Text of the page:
00. Central Events (Keynotes, EERA-Panel, EERJ Round Table, Invited Sessions)
Network 1. Continuing Professional Development: Learning for Individuals, Leaders, and Organisations
Network 2. Vocational Education and Training (VETNET)
Network 3. Curriculum Innovation
Network 4. Inclusive Education
Network 5. Children and Youth at Risk and Urban Education
Network 6. Open Learning: Media, Environments and Cultures
Network 7. Social Justice and Intercultural Education
Network 8. Research on Health Education
Network 9. Assessment, Evaluation, Testing and Measurement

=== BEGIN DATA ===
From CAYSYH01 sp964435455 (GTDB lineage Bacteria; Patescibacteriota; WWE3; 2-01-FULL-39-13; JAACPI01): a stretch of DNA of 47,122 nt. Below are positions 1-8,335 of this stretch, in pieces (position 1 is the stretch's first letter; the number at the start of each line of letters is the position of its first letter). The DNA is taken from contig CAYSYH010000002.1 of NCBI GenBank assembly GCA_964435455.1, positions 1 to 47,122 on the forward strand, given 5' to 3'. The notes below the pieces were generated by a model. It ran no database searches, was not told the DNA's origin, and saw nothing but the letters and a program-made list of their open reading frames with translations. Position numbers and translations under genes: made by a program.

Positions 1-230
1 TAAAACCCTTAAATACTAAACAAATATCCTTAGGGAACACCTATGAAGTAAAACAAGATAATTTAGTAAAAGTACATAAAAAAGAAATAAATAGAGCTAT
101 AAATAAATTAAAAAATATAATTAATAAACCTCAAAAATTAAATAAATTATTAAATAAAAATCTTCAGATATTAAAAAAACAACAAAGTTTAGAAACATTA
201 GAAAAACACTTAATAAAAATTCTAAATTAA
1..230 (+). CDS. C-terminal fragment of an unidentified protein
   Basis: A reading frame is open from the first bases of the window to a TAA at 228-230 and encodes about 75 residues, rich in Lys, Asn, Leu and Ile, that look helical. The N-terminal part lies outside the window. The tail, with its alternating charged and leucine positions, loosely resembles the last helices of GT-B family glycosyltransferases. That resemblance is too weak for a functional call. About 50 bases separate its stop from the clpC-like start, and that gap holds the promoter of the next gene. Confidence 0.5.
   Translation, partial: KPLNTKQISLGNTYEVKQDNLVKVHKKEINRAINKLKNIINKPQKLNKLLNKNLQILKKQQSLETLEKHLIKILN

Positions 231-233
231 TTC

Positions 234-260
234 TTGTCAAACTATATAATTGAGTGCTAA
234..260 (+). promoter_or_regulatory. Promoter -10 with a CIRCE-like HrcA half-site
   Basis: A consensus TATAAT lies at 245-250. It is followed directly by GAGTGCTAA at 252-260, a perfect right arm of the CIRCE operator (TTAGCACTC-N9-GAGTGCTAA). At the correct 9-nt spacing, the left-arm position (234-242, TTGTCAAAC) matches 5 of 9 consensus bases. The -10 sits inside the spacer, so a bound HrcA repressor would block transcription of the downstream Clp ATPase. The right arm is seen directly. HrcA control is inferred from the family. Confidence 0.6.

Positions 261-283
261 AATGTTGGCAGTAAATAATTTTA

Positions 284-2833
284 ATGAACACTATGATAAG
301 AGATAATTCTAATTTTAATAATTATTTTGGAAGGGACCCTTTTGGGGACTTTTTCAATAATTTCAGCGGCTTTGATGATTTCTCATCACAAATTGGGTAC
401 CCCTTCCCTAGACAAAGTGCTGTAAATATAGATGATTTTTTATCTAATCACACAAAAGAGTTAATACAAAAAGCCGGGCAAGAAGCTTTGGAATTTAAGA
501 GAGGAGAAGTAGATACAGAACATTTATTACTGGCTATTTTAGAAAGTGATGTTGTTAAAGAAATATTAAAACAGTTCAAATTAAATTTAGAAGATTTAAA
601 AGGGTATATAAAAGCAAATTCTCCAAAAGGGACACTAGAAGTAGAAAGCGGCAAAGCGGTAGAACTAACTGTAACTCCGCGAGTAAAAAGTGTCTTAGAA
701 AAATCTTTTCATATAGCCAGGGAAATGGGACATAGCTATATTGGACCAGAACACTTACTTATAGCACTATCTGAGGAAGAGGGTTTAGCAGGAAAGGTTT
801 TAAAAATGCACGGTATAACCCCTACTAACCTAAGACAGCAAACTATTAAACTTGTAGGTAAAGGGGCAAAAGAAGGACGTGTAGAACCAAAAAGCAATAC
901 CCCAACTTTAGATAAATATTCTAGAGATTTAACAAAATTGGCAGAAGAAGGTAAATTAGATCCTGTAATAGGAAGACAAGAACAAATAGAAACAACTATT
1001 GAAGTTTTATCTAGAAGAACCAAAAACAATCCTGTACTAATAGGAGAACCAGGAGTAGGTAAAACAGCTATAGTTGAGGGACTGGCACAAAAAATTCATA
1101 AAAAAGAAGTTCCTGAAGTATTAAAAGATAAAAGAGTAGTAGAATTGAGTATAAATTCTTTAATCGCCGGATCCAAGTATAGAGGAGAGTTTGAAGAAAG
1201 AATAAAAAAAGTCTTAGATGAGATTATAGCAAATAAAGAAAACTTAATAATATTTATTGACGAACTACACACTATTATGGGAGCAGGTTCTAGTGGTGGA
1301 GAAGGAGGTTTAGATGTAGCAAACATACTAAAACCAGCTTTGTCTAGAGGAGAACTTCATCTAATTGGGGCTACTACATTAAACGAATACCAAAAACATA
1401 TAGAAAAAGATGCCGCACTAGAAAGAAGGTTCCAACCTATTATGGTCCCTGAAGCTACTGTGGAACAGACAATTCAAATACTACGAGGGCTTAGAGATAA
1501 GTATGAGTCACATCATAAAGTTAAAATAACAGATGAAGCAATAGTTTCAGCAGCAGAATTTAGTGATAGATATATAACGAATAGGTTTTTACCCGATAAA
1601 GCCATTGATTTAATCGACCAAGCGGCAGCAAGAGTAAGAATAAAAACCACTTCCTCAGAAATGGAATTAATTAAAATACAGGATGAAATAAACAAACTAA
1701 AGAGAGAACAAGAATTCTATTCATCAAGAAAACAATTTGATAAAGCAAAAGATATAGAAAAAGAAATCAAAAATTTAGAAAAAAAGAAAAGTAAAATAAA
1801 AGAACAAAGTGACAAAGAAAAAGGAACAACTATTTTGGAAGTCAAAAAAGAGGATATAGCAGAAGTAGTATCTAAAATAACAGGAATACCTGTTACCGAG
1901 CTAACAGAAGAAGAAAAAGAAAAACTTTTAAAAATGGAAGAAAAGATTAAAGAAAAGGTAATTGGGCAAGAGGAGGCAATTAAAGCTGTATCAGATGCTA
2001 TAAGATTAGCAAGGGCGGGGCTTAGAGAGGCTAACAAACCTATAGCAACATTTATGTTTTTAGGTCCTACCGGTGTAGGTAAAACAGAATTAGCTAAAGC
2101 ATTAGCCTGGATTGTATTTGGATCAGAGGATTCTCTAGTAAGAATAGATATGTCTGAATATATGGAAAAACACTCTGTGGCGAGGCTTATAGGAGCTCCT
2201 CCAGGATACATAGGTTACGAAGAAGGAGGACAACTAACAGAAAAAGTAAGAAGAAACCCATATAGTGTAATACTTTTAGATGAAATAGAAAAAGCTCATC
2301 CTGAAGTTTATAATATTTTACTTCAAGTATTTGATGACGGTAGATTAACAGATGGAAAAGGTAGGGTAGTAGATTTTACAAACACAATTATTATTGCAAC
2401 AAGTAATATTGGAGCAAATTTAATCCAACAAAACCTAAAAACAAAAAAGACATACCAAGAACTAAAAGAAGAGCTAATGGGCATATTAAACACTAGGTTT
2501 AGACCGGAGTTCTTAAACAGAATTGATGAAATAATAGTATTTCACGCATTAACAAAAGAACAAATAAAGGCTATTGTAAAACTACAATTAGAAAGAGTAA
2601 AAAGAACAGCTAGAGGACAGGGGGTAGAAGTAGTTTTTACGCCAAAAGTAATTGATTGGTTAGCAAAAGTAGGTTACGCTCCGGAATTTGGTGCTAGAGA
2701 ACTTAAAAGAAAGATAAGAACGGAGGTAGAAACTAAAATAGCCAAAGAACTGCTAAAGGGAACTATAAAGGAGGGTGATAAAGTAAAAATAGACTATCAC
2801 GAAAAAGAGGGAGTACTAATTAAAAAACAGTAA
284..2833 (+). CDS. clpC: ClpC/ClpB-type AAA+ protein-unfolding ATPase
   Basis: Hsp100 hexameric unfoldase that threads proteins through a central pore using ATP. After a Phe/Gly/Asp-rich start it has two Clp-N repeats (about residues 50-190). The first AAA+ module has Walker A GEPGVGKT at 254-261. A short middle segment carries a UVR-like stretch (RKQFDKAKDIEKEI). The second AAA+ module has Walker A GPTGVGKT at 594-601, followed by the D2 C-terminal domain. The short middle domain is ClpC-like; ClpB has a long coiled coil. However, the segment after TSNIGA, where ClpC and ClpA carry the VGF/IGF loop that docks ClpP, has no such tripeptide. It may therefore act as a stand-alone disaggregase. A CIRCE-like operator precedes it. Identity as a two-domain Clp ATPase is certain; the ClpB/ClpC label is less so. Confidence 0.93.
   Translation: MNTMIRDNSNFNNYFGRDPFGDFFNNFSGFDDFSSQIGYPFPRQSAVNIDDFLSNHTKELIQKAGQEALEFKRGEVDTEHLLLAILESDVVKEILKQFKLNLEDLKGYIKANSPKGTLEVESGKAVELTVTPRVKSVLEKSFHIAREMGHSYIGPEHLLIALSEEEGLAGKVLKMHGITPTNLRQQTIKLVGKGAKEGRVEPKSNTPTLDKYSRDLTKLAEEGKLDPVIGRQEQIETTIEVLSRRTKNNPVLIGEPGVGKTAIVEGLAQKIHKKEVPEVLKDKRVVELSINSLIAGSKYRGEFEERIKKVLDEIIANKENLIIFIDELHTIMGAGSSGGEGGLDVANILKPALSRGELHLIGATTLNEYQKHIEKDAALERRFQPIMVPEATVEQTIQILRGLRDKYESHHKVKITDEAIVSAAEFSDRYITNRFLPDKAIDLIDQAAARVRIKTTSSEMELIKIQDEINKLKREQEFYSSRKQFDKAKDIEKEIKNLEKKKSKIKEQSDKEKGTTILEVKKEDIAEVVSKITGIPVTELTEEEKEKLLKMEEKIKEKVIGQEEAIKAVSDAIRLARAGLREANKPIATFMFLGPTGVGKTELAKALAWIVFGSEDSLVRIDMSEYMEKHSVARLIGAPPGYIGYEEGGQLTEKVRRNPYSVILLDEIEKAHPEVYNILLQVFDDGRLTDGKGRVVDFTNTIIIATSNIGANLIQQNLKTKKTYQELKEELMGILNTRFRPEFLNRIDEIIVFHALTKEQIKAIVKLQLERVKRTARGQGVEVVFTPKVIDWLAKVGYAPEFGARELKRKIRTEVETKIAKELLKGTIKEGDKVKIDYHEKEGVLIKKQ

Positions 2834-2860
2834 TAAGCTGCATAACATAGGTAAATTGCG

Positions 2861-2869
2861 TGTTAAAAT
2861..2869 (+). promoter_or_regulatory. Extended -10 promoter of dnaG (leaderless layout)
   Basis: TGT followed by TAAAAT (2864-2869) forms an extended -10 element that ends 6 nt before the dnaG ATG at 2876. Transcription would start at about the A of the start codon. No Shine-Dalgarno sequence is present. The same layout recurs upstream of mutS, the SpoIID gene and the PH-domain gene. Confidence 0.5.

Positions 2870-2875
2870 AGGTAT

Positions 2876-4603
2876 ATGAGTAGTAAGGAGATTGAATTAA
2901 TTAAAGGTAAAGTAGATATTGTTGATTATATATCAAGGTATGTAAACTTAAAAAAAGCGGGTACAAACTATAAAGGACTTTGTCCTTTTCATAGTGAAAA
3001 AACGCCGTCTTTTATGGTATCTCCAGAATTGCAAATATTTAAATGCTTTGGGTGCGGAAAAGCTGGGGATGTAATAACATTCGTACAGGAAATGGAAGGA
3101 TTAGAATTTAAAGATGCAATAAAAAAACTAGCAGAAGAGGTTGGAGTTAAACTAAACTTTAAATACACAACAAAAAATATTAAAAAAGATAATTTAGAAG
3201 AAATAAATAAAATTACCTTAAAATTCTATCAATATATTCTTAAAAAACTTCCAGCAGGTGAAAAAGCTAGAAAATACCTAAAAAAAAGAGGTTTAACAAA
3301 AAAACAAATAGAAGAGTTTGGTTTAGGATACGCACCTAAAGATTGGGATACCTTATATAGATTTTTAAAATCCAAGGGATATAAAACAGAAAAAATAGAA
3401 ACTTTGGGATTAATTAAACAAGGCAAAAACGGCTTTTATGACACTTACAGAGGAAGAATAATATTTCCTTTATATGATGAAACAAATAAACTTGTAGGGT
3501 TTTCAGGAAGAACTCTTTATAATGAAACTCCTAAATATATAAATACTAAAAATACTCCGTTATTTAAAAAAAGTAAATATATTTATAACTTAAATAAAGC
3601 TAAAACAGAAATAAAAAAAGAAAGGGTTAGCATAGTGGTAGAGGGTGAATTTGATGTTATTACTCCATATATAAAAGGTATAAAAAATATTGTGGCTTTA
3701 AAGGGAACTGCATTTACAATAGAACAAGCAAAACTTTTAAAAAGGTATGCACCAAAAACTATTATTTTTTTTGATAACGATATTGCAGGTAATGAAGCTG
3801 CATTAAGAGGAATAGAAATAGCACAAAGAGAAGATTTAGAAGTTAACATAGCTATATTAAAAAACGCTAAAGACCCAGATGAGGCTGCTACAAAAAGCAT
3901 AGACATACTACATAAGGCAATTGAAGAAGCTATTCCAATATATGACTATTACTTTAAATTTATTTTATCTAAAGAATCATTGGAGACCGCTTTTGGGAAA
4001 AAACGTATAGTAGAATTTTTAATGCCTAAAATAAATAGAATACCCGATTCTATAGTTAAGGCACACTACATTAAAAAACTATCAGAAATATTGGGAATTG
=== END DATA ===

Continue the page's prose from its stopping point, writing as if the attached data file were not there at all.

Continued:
Network 10. Teacher Education Research
Network 11. Educational Effectiveness and Quality Assurance
Network 12. LISnet - Library and Information Science Network
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Network 14. Communities, Families and Schooling in Educational Research
Network 15. Research Partnerships in Education
Network 16. ICT in Education and Training
Network 17. Histories of Education
Network 18. Research in Sport Pedagogy
Network 19. Ethnography
Network 20. Research in Innovative Intercultural Learning Environments
Network 22. Research in Higher Education
Network 23. Policy Studies and Politics of Education
Network 24. Mathematics Education Research
Network 25. Research on Children's Rights in Education
Network 26. Educational Leadership
Network 27. Didactics – Learning and Teaching